Consequently, it is often the case that payments under the CICA scheme do not sufficiently compensate the survivor of the criminal injury. However, it may be possible to make a separate claim, against the offender, to obtain compensation that more closely meets the consequences of the injury. This is something we frequently do for those who have been sexually assaulted or sexually abused in childhood.
What is a Victim Personal Statement (“VPS”)?
A Victim Personal Statement is a statement that a victim of a crime can give to the police. It is a way of telling the police and the court, when the offender is brought to justice, about how you have suffered as a result of the crime, whether physically, emotionally or psychologically.
What is the difference between a Victim Personal Statement and witness statement?
A witness statement will focus on the crime committed against the victim, rather than the consequences upon the victim.
When will the VPS be used?
The VPS will be used at the sentencing hearing of the offender, and/or in the remarks whether following a guilty plea or the defendant being convicted after a trial. The Victim Impact Statement can be useful as evidence to persuade the CICA to make a higher award than may be the case, if there was not a statement.
Does the VPS impact upon the length of sentence?
The Sentencing Council publish sentencing guidelines, which provides a range of sentences depending upon the seriousness of each offence. When assessing the seriousness of the offenders’ behaviour, a judge will take account of the harm caused to a victim, through the VPS.
What is IBB’s view of the CICA scheme?
Victims of crime, whether they be victims in terms of a physical assault or a victim of a sexual assault, are not treated particularly well by the Government or this scheme. Although decades ago the government of the day set up a criminal injuries compensation scheme, to compensate innocent victims of crime, that is violent crime, the terms of the current scheme do not properly and fully compensate innocent victims. It is for that reason, whenever it is possible to do so, that we recommend clients pursue either the offender direct or, in some cases the institution, organisation or employer responsible for the violent offender or individual who committed the sexual assaults.
When we do recommend clients pursue individuals and organisations direct for compensation, we also recommend that a secondary claim be submitted under the government criminal injuries compensation scheme (CICA) as a backup, just in case the other claim, which can often lead to much more substantial compensation, does not succeed.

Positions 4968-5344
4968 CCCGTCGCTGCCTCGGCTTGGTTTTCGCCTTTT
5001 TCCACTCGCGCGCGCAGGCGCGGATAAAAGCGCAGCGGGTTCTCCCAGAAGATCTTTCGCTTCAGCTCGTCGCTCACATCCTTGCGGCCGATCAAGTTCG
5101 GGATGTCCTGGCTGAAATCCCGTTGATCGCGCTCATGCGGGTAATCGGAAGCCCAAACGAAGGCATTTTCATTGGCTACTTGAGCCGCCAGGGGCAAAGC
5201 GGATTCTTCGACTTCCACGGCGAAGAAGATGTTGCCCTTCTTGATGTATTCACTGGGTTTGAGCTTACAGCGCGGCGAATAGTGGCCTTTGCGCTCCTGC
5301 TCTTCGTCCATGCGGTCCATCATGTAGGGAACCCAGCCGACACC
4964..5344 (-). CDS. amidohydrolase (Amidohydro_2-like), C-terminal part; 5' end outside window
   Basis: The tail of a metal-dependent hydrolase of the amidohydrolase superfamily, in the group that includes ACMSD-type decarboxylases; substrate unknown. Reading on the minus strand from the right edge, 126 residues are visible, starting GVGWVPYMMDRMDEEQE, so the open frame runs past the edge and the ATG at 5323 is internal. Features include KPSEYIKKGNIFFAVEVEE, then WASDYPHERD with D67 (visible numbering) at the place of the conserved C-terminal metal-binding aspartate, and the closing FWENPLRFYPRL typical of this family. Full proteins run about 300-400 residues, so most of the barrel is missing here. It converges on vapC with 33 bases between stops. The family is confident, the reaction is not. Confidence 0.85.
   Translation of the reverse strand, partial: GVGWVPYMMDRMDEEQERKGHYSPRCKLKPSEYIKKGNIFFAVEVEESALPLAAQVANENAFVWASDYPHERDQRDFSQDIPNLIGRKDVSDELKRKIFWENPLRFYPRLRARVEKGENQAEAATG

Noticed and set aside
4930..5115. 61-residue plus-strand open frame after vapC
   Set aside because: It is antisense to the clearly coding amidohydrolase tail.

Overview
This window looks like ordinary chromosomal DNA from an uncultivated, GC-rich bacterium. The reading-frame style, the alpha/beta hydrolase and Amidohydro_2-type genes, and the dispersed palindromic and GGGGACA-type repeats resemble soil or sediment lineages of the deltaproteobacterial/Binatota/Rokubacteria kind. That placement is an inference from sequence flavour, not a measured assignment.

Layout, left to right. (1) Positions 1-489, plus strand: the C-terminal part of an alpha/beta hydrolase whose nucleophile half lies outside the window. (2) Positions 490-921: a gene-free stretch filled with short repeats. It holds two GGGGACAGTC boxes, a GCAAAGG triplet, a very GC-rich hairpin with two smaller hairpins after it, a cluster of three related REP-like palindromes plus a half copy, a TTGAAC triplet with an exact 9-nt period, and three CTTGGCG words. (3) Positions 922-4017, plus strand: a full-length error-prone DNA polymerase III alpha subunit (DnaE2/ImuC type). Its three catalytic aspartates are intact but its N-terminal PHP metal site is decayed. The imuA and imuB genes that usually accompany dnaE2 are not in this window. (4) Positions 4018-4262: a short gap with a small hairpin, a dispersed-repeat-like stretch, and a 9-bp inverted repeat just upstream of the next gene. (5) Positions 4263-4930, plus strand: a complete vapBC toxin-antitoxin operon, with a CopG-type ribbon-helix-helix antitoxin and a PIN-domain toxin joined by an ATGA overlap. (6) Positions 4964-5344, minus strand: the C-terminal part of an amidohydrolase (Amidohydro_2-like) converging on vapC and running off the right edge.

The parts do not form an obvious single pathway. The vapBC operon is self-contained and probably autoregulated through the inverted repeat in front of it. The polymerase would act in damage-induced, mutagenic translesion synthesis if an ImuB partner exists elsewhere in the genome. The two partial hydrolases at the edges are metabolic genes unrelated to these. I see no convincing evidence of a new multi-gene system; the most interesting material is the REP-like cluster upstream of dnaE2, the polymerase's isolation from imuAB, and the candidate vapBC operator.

Unfortunately, pursuing individuals and organisations for compensation, where a violent crime has been committed, is not always possible and therefore it is necessary to fall back onto the government scheme.
We agree with the Victims’ Commissioner, Baroness Newlove of Warrington, when she said in 2019 that, “criminal injuries compensation is an important part of the package of support on offer to victims of sexual and violent crime. A compensation award offers some catharsis to victims, in that society is acknowledging the terrible wrong that has been done to them. It provides financial assistance when dealing with the many practical difficulties facing victims”.
Although we agree with the Victims Commissioner about the criminal injuries compensation scheme being an important part of the package of support to victims of sexual and violent crime, we do not agree that it provides financial assistance, or rather adequate financial assistance or full compensation. This is because it is based on a tariff scheme, placing an individual’s injuries into a category and identifying the appropriate award to be made to them. Unfortunately, that award will not take full account of the physical and mental health effects of being the victim of a violent and/or sexual crime. That is why, we repeat, that wherever possible we will recommend to clients that we pursue the individual or others, as if a successful claim can be made against that person or organisation, the amount of the award is unlimited and is only capped by reference to the nature of the injuries, the consequences of those injuries upon that person’s physical or mental health, the impact on their ability to work, or keep working at the same level, and their need for private medical treatment which can be claimed at the full private cost.
In addition to the scheme not giving victims full financial compensation, another criticism we make of the scheme is the delay in processing claims for compensation. Minor injuries appear to be dealt with relatively swiftly but in our experience, of handling serious criminal injuries with long-term consequences, it is far too often the case that the CICA, who administer the scheme, take far too long in making a decision. The report produced by the Victims Commissioner in 2019 acknowledged that 20%, one in five, of the criminal injuries compensation claims took more than two years to settle. It is appreciated that as a government agency, resources are limited, meaning individual case handlers have heavy workloads, but this can be no excuse for depriving innocent victims of crime, of decisions and awards of compensation within a shorter timescale.